|The first excerpt represents the element of Air. It speaks of mental influences and the process of thought, and is drawn from Woman and Labour by Olive Schreiner:
should continue in their present semi-civilised condition, which makes war
possible, for a few generations longer, it is highly probable that as
financiers, as managers of the commissariat department, as inspectors of
provisions and clothing for the army, women will play a very leading part;
and that the nation which is the first to employ its women so may be placed
at a vast advantage over its fellows in time of war. It is not because of
woman's cowardice, incapacity, nor, above all, because of her general
superior virtue, that she will end war when her voice is fully, finally,
and clearly heard in the governance of states--it is because, on this one
point, and on this point almost alone, the knowledge of woman, simply as
woman, is superior to that of man; she knows the history of human flesh;
|The second excerpt represents the element of Fire. It speaks of emotional influences and base passions, and is drawn from The Insidious Dr. Fu-Manchu by Sax Rohmer:
The narration of his weird experience revived something of the natural
fear which it had occasioned. He raised his glass, with unsteady hand,
and drained it.
Smith struck a match and relighted his pipe. He began to pace
the room again. His eyes were literally on fire.
"Would it be possible to get Mrs. Weymouth out of the house
before to-night? Remove her to your place, for instance?"
he asked abruptly.
Weymouth looked up in surprise.
"She seems to be in a very low state," he replied. He glanced at me.
"Perhaps Dr. Petrie would give us an opinion?"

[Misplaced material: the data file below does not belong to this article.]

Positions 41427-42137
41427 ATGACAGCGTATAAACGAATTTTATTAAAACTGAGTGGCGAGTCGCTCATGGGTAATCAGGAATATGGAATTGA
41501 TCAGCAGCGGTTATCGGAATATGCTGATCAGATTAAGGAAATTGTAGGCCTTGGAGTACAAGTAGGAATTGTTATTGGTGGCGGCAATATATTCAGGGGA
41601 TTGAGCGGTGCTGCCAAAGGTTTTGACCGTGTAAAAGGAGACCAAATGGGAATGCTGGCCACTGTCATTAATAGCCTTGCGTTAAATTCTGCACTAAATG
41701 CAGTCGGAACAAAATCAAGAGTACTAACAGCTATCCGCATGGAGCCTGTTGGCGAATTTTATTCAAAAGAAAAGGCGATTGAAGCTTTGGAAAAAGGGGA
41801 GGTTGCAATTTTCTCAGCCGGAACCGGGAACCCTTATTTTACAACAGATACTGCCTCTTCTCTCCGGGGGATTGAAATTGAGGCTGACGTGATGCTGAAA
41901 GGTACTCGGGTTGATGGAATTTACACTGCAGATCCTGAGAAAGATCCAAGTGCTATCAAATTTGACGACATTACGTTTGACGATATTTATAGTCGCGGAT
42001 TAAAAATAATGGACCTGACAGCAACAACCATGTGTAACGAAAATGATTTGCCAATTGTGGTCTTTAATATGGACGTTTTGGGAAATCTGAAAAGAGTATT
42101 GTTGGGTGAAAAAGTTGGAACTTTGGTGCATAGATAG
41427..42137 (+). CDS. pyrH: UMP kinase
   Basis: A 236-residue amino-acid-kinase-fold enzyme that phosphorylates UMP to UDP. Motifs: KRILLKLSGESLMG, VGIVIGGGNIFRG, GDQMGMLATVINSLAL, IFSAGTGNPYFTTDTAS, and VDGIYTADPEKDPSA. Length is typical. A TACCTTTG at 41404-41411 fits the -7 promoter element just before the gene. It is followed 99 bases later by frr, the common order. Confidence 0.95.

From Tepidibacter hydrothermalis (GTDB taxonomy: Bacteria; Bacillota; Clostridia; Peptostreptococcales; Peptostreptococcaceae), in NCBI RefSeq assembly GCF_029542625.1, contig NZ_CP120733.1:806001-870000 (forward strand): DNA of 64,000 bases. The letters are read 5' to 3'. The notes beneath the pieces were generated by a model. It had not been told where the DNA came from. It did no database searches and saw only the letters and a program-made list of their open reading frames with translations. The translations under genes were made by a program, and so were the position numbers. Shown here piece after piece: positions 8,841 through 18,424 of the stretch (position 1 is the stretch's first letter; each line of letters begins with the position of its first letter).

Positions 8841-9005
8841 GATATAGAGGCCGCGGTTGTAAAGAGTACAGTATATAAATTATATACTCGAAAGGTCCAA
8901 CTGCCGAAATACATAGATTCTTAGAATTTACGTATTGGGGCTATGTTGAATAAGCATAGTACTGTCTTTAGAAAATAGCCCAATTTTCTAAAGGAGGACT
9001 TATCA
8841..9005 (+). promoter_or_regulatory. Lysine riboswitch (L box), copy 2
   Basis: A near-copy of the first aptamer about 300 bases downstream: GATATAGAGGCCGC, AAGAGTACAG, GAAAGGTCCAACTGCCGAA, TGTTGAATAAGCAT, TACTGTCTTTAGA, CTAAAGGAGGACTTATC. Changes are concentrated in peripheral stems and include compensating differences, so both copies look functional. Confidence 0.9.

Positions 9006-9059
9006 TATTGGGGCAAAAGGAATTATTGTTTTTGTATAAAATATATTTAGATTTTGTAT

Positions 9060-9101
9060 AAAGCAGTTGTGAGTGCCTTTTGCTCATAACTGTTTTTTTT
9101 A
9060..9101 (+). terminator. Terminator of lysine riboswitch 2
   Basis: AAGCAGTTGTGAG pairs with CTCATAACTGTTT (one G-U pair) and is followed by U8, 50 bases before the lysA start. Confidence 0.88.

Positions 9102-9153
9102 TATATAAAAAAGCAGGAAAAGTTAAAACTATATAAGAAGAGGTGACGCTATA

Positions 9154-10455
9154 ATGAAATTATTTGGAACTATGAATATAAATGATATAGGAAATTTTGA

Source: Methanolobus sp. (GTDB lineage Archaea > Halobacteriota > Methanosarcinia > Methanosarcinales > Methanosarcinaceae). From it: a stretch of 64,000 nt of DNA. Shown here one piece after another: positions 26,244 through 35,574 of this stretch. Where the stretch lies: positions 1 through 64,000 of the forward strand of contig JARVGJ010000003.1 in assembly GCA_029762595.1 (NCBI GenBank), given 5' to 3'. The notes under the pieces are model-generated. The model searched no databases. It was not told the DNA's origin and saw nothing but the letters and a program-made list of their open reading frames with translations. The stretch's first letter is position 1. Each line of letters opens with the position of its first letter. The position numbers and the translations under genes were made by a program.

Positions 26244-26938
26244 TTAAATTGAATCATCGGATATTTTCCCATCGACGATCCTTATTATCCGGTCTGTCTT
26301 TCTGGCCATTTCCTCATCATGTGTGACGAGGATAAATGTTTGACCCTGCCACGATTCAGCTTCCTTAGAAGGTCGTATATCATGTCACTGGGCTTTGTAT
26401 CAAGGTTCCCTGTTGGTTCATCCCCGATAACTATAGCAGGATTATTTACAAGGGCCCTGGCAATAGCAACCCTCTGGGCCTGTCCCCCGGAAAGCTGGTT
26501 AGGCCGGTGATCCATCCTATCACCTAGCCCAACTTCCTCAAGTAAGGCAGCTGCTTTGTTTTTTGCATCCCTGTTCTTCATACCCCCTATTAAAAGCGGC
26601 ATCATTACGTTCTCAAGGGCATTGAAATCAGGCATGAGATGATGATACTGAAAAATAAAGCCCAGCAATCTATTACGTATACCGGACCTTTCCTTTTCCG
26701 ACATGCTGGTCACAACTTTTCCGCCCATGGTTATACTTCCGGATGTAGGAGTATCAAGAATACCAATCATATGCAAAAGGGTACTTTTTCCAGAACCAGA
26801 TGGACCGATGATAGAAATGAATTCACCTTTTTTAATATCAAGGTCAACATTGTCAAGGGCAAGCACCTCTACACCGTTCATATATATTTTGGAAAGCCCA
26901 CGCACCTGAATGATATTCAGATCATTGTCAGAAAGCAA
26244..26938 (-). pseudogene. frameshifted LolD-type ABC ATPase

The Insidious Dr. Fu-Manchu
|The third excerpt represents the element of Water. It speaks of pure spiritual influences and feelings of love, and is drawn from Animal Farm by George Orwell:
and sank her claws in his neck, at which he yelled horribly. At a moment
when the opening was clear, the men were glad enough to rush out of the
yard and make a bolt for the main road. And so within five minutes of
their invasion they were in ignominious retreat by the same way as they
had come, with a flock of geese hissing after them and pecking at their
calves all the way.
All the men were gone except one. Back in the yard Boxer was pawing with
his hoof at the stable-lad who lay face down in the mud, trying to turn
him over. The boy did not stir.
"He is dead," said Boxer sorrowfully. "I had no intention of doing that.
I forgot that I was wearing iron shoes. Who will believe that I did not do
|The fourth excerpt represents the element of Earth. It speaks of physical influences and the impact of the unseen on the visible world, and is drawn from Master of the World by Jules Verne:
Produced by Norm Wolcott
THE MASTER OF THE WORLD
By Jules Verne
1 What Happened in the Mountains
2 I Reach Morganton
3 The Great Eyrie
4 A Meeting of the Automobile Club
5 Along the Shores of New England
6 The First Letter